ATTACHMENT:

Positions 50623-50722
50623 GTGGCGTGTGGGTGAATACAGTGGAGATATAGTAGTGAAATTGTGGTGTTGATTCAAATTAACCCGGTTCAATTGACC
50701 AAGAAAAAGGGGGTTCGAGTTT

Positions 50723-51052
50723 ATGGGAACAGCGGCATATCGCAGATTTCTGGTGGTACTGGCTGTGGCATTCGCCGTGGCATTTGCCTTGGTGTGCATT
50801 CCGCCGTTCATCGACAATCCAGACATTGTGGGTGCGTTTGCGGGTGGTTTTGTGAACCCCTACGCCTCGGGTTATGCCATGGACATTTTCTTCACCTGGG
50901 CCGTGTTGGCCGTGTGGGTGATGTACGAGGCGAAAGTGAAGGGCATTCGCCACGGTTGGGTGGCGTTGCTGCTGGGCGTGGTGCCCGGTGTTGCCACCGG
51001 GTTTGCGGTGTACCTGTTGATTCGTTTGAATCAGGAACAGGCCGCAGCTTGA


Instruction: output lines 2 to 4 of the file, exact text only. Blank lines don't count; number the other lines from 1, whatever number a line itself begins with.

50623 GTGGCGTGTGGGTGAATACAGTGGAGATATAGTAGTGAAATTGTGGTGTTGATTCAAATTAACCCGGTTCAATTGACC
50701 AAGAAAAAGGGGGTTCGAGTTT

Positions 50723-51052